Undergraduate Program |Graduate Program

Graduate Program


Please refer below:

Available to graduate students enrolled or accepted in a degree program in any UMass department, the Certificate Program in Native American Indian Studies provides students with a working knowledge and a better understanding of Western Hemisphere Indigenous Peoples and Nations, as well as urban and rural indigenous communities, especially here in the Northeast.

Curriculum and Interdisciplinary Coursework :

Curriculum Overview: The Graduate Certificate in Natve American Indian Studies curriculum is designed to provide opportunities for both Native and non-Native graduate students to learn about Native communities and to integrate that knowledge into their specific fields of study. The program has an equal focus on contemporary Native American Indians studying and accomplishing undergraduate and graduate degrees and engaging in academic collaborations and research with Native American communities. The sense of community created through this collaboration extends the nature of inquiry to include local, regional, national and scientific concerns and is essential to an engaged institution working within Native Studies.

Graduate Requirements:

Please follow the link to open the application form: Graduate Application.

Candidates must submit an application to their adviser and the CPNAIS Advisory Committee. Students must complete 15 credits of approved graduate Native Studies courses including Anthro 670: Contemporary Issues of North American Indians: Focus on the Northeast.

A. Foundation Course: Anthropology 670: Contemporary Issues of North American Indians: Focus on the Northeast. Offered annually, this course is the core course required for the graduate CPNAIS. The course is a model course for other Native American Studies programs. It features five Native American leaders from the Northeast of North America who present the contemporary issues of their communities from their perspective. Graduate students will be required to develop an archival paper as well as five regular papers plus an annotated bibliography of five additional references relevant for each speaker's presentation and attend the weekly meetings with the teaching staff.

B. Tracks: Students, in consultation with the Program Director and/or a member of the Advisory Committee, will develop individualized concentrations within CPNAIS and their departments. For example, an individualized program within Anthropology would start with Anthropology 670 and include Anthropology 697X: Historical Archaeology, Anthropology 597UU: Anthropology and Education, Anthropology 697PP: Pedagogy and Power, and Anthropology 775: Qualitative Policy Research. The research includes work with Native youth in an Indian urban center and results in a decolonization manual/handbook for Native youth as a support mechanism to complement their journey navigating the terrain of two disparate worlds: one that is traditional and one that is highly globalized.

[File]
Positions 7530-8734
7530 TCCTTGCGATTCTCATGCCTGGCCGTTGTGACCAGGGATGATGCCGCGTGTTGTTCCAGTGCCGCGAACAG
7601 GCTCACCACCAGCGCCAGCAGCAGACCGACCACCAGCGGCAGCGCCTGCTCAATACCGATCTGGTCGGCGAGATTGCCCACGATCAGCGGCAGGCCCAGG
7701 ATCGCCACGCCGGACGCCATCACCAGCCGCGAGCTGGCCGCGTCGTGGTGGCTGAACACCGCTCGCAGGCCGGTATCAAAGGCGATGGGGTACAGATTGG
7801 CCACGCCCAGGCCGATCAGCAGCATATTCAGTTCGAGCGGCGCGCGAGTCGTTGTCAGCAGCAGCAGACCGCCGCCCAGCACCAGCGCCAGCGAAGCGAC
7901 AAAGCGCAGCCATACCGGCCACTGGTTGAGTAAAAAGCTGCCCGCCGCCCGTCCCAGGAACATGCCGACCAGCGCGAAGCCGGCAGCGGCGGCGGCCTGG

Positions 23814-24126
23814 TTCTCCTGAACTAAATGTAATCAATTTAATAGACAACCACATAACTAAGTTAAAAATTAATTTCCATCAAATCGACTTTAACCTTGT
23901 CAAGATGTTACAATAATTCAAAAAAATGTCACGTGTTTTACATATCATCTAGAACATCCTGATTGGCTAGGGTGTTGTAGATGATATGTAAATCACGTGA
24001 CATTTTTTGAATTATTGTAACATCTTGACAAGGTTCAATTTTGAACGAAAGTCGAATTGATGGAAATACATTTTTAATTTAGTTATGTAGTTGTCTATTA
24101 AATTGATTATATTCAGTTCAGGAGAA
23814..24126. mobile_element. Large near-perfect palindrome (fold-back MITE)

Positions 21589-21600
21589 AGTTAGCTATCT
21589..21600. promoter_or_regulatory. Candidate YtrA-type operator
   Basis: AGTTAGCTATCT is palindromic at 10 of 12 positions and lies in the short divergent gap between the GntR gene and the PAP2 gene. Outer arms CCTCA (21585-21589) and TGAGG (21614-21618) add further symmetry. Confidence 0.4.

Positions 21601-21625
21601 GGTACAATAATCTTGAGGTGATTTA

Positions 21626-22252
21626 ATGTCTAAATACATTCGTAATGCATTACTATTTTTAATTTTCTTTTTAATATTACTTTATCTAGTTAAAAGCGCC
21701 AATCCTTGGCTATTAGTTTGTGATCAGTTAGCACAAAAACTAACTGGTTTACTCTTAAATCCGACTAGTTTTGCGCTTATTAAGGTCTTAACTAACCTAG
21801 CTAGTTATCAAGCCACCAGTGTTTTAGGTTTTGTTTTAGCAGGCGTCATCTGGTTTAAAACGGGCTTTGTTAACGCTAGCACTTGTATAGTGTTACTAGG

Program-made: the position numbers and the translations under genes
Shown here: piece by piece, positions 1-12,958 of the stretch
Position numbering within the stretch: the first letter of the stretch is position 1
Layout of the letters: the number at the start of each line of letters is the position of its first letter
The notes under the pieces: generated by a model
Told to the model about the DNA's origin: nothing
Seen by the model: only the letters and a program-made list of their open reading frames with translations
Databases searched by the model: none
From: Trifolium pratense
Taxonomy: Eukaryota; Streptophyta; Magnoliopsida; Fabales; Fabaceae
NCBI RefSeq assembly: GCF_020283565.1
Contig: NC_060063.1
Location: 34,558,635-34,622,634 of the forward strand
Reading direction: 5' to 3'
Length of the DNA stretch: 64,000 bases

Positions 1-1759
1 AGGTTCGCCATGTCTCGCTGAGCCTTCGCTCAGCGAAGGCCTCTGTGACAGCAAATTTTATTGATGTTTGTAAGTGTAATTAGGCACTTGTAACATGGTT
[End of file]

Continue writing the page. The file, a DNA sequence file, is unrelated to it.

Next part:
Additional tracks will be individually developed for graduate students in history, English, public health, comparative literature, natural sciences, landscape and regional planning, business management, sustainable development, political science, sociology, African American studies, and education.

Native American Indian Studies Curriculum:

AfroAm 597B: Native Americans and African Americans

Anthropology 497I: Language Revival

Anthropology 529: Archaeology of the Northeast

Anthropology 625: Andean Archaeology

Anthropology 670: Contemporary Issues of North American Indians: Focus on the Northeast

Anthropology 697X: Historical Archaeology

Anthropology 597UU: Anthropology and Education

Anthropology 697B: Native American Languages

Anthropology 525: Archaeology and Law

Anthropology 578: Theory and Method in Archaeology

Anthropology 577: UMass Summer Field School in Historical Archaeology

Comp Lit 797N: Native Americans and Contemporary Narrative Arts

English 697D: Special Topics in American Literature: Native American

Geo 497S: Indigenous Peoples and Conversation

Geo 692B: New Paradigm Conservation: Linking Conservation, Rights, and Social Justice

History 646: Topics in Early American History

History 697C: Indigenous Women

History 693A: Native American Activism in the Northeast (CSL)

History 692A: Deerfield 1704

History 592B: Native Peoples of the Northeast

History 659: Introduction to Public History

History 692C: Theory and Method in Native American History

History 693N: New England/New France (F04)

History 691N: New Directions in Native American History (S08)

History 693P: Indigenous Peoples and the U.N. (S09)

History 797B: Research in Native American History (S01)

Linguistics 597: Language Revitalization (F09 or S10)

Public Health 796: Analyzing Narrative Data from the Circumpolar North

Regional Planning 651: Planning History and Theory